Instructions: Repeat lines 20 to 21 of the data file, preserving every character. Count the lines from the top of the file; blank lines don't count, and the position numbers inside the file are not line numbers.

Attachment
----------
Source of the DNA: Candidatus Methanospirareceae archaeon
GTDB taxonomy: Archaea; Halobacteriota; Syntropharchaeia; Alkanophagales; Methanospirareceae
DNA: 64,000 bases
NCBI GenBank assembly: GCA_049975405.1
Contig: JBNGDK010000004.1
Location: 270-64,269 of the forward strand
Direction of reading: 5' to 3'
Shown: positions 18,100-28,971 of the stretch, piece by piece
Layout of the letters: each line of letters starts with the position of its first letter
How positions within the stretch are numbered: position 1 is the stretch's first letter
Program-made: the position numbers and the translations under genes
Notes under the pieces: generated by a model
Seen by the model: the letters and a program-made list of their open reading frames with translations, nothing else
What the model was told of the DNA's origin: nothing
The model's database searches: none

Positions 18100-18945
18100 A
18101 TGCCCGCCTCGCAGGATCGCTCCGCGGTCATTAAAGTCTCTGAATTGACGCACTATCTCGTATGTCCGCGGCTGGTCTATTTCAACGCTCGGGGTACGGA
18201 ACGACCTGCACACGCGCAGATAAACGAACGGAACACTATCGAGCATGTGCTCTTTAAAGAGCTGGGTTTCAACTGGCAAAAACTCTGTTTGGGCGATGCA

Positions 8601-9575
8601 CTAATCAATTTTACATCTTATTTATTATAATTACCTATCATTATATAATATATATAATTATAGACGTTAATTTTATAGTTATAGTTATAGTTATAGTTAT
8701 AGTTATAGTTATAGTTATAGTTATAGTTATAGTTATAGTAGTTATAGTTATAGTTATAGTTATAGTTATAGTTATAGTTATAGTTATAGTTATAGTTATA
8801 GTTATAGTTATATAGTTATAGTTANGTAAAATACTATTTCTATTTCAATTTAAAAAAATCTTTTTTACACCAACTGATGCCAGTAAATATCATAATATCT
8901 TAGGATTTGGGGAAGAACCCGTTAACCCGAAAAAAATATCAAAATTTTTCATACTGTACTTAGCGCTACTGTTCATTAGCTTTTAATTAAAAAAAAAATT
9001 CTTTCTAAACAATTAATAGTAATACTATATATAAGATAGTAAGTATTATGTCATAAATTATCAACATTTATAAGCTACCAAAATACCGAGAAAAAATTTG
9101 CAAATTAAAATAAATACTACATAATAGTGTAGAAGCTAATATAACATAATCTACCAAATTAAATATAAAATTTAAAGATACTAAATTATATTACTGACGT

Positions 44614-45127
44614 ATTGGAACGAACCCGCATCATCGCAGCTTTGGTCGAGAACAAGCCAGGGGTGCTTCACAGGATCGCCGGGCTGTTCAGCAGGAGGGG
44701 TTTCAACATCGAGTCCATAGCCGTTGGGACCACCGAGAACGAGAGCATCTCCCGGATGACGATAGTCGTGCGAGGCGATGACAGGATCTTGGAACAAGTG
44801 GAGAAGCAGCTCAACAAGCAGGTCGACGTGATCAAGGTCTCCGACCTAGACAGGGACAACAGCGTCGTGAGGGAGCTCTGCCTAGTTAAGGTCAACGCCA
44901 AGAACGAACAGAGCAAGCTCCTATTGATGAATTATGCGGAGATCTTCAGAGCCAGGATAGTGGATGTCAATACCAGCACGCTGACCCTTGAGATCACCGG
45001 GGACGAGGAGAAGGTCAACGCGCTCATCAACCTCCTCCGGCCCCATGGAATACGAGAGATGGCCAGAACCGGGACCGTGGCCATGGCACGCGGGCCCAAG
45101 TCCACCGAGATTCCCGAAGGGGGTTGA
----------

Positions 8601-9575
8601 CTAATCAATTTTACATCTTATTTATTATAATTACCTATCATTATATAATATATATAATTATAGACGTTAATTTTATAGTTATAGTTATAGTTATAGTTAT